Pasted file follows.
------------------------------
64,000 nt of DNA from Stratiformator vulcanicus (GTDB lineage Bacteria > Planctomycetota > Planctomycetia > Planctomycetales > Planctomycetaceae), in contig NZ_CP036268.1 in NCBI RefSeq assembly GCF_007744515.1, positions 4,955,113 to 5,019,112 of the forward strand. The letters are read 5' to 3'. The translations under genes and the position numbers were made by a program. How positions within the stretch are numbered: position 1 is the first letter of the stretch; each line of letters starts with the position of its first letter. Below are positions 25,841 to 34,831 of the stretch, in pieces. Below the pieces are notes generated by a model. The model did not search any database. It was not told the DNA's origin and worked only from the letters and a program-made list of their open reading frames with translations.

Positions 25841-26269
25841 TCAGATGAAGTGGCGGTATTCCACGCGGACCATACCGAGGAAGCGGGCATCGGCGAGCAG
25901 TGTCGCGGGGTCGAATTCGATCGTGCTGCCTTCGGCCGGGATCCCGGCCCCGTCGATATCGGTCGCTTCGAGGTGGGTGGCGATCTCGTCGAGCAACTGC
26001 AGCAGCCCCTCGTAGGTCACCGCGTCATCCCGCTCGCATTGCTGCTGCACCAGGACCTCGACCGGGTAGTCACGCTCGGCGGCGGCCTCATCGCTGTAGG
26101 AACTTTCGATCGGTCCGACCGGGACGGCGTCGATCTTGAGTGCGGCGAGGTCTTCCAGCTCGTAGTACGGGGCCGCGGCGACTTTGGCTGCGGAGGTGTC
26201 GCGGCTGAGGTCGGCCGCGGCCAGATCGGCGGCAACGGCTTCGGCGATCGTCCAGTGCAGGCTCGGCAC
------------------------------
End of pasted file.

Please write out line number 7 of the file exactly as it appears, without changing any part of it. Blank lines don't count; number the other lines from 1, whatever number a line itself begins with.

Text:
26201 GCGGCTGAGGTCGGCCGCGGCCAGATCGGCGGCAACGGCTTCGGCGATCGTCCAGTGCAGGCTCGGCAC